LINDLEY, N.Y. - With tractor trailers zooming through the intersection with Watson Creek Road on nearby Route 15, a ceremonial groundbreaking was held Monday to mark the beginning of the last segment of four-lane Route 15, from Presho, N.Y., to just north of the state line with Pennsylvania.
The 5.5-mile section of two-lane highway will become a memory by 2012, according to New York State Department of Transportation Regional Director Peter E. White.
The section of the $80 million project, which will be done in two segments - the first for the road and the second for the six bridges needed - will be funded partially with federal stimulus money and the rest from the National Highway System, Appalachian Development money and New York state bond money, according to White.
CHERYL R. CLARKE/Sun-Gazette
Ground was broken in a ceremony Monday for the final segment of Route 15 between Presho, N.Y., and Watson Creek Road in Lindley, N.Y., just north of the Pennsylvania state line. Participants from left include Interstate 86 Coalition Chairman and Chemung County legislator Ted Bennett; New York Assemblyman James Bacalles, R-Corning; New York Sen. George Winner Jr., R-Elmira; New York U.S. Rep. Eric Massa, D-Corning; New York State Department of Transportation Regional Director Peter E.
White; and former Appalachian Thruway Association member and former Tioga County Commissioner O. Richard Bartlett of Wellsboro.
"There are at least four funding streams for this," White said.
The $45 million for the first phase, the roadway and related site work, already is in hand and the project is under way, White said. The remainder of the funding, some $30 to 40 million for the bridges, will have to be found, he added.
Mark Murawski, president of the Route 15 Coalition, who did not attend the groundbreaking, said in a telephone interview late Monday that his group and the New York based I-86 Coalition are working closely together to come up with the funds for the bridgework, which he thinks could cost as much as $53 million.
"The Route 15 Coalition has been working for the past decade to get this project shovel ready, and this shows New York state and Pennsylvania are on the same page," he said.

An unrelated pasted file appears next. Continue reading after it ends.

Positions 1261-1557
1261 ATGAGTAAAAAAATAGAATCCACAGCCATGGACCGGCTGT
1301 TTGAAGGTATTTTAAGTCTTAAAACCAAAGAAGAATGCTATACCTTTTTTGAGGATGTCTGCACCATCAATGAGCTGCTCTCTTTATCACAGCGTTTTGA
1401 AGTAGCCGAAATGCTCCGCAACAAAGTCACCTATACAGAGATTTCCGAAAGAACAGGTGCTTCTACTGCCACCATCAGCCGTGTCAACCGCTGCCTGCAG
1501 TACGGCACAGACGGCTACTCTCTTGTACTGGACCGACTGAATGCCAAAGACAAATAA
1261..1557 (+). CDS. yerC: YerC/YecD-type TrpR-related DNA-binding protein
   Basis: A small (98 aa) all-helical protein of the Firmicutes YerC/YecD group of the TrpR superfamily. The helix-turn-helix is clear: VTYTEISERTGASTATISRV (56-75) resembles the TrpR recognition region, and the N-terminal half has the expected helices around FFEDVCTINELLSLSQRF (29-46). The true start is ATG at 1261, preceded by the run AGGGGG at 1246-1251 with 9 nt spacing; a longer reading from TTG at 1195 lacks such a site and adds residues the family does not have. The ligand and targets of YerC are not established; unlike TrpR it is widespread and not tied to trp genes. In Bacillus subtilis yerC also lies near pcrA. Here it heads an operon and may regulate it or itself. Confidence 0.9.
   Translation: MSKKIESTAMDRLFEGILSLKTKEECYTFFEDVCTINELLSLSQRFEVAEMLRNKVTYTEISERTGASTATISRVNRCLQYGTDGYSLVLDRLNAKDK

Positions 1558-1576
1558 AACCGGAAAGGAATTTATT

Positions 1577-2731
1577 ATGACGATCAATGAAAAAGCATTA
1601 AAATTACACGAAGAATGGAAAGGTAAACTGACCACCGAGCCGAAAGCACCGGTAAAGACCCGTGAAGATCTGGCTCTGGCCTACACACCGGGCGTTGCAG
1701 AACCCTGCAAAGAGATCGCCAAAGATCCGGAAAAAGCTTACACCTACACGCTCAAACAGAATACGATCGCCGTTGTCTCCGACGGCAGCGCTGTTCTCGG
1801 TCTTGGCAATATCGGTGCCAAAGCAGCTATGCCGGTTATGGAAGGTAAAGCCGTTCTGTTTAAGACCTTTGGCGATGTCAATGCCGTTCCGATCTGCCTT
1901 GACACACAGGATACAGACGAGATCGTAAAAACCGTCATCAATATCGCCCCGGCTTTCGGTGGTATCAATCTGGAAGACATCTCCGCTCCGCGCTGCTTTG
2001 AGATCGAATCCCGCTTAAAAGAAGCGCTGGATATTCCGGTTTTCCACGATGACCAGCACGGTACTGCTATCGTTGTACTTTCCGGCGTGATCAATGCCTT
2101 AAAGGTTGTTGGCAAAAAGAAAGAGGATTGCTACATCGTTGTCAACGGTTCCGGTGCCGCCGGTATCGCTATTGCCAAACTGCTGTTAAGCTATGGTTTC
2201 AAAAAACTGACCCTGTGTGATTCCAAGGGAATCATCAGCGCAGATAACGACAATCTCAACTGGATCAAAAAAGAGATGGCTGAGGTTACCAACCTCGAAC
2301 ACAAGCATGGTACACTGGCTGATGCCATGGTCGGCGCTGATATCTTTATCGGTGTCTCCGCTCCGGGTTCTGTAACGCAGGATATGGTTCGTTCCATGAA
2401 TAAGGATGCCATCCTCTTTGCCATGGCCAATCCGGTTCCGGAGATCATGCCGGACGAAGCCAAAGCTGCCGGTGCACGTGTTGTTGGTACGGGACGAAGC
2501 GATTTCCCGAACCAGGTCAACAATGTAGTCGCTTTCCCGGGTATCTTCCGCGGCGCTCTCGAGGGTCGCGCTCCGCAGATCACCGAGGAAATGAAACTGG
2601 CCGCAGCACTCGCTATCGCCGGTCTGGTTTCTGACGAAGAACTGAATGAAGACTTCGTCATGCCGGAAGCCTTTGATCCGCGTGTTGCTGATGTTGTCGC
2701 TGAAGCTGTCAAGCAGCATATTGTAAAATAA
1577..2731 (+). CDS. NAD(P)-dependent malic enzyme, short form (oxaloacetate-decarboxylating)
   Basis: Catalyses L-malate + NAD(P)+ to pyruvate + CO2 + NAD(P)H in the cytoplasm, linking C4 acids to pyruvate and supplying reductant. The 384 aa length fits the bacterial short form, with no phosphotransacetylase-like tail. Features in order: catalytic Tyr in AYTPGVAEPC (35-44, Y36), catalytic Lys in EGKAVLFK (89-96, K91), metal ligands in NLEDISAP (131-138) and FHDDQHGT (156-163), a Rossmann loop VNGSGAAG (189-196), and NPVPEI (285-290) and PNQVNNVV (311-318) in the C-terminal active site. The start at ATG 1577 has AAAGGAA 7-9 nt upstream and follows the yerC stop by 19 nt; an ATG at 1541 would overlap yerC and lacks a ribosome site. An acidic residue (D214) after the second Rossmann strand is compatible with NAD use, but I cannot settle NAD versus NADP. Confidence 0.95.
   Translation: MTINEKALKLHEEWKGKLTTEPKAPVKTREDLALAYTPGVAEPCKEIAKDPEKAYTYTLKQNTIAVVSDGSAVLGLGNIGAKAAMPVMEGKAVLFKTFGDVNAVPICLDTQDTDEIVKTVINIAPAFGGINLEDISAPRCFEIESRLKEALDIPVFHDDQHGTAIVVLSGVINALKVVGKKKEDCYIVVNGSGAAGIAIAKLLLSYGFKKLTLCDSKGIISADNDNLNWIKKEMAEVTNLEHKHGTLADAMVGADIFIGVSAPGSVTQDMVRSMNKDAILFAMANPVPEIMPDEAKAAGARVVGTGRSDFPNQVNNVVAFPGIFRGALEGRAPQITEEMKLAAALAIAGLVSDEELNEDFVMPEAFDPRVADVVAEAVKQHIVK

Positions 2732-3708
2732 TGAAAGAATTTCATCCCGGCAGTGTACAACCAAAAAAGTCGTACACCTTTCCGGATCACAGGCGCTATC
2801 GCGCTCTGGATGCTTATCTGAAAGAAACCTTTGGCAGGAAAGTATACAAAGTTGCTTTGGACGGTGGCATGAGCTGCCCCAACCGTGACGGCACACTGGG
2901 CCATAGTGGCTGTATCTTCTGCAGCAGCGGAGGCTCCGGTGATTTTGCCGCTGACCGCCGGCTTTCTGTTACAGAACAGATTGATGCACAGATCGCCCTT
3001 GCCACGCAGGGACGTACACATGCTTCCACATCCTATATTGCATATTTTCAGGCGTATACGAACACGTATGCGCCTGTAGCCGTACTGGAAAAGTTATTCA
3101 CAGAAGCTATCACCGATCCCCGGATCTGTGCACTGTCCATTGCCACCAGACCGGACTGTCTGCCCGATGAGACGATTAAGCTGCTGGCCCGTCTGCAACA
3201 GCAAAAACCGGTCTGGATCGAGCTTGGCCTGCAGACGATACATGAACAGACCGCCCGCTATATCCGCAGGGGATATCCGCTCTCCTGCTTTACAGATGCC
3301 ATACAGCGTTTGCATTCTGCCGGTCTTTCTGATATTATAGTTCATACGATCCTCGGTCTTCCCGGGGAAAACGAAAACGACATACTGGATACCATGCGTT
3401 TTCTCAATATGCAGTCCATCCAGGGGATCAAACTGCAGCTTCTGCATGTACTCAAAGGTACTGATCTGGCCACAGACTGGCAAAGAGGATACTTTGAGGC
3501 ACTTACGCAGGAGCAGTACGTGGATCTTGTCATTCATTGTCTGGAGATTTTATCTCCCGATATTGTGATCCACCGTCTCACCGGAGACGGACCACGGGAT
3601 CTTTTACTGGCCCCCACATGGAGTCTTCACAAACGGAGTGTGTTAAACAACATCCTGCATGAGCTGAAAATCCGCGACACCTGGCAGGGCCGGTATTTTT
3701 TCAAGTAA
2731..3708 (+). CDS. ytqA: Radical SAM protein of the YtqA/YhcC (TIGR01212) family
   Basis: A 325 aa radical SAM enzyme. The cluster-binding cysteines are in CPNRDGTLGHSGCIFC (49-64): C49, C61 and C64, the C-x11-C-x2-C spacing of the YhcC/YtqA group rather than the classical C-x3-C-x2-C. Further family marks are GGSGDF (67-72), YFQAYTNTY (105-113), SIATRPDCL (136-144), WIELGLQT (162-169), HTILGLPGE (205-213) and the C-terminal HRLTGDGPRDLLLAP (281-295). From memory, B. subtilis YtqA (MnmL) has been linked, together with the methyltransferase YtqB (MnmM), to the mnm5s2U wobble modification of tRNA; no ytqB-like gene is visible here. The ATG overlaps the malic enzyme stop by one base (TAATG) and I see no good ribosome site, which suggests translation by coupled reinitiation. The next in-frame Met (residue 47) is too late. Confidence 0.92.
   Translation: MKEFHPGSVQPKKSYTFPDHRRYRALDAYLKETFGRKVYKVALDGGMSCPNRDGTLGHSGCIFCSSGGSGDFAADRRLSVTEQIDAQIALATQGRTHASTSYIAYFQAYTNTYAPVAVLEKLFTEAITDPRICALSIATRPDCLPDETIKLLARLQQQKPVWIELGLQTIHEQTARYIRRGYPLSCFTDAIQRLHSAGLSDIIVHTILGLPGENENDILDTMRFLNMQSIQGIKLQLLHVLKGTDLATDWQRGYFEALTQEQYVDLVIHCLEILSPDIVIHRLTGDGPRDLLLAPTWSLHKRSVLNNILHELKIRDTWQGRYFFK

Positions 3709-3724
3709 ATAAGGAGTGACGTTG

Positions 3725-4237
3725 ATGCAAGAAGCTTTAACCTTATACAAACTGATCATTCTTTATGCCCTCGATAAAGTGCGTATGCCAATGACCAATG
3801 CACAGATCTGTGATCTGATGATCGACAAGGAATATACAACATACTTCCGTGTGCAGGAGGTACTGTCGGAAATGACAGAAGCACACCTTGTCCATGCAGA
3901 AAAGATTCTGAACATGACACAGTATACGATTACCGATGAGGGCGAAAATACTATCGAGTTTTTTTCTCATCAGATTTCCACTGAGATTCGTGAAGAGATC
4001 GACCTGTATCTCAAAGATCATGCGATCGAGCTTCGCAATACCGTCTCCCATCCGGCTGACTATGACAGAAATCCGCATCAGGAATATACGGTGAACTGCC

A ribbon cutting for the last section to be completed, from Tioga to just north of the state line beyond Lawrenceville, was held last October.
White, along with New York politicians, Sen. George Winner Jr., U.S. Rep. Eric Massa and state Assemblyman James Bacalles, hefted shovels full of dirt in a parking lot of a building owned by the department of transportation.
Also participating in the ceremony were longtime community activist Ted Bennett, 78, chairman of the Route 86 Coalition, and former Tioga County Commissioner O. Richard Bartlett, a longtime member of the Appalachian Thruway Association and another activist organization, which has pushed for the completion of the four lane highway since the 1960s.
"Once this section is complete, it will be completely four lane from Interstate 180 in Williamsport to Interstate 86 in Corning, N.Y., and will be eligible for federal interstate designation," White told the 50 or so people in attendance.
The distance of the entire roadway is about 80 miles, he said, and efforts have been ongoing since the 1970s to make it a four-lane highway.
"We are making a highway that will be a lot safer," White said, adding that since the inception of the North Atlantic Free Trade Agreement, truck traffic has increased on the roadway to 40 percent, with a lot of it coming from Mexico and Canada.
The increase in truck traffic, while necessary for commerce, also has made the last section of the road to be completed that much more dangerous for motorists.
"We are so thankful to the people of Lindley for their patience," White said, adding that rumble strips have been added to the roadway to keep motorists from falling asleep and drifting into the opposite lane, such as the fatal accident near Lindley in September of last year in which a Wellsboro woman died.
Bennett said he has had that and other accidents in which people were injured and killed on Route 15 in mind all the years he has been pushing for the project completion.
"I've really been involved with Route 17 (now Interstate 86), since I was elected Chemung County Legislator in 1975," Bennett said. "Both projects go back 30 years," he added.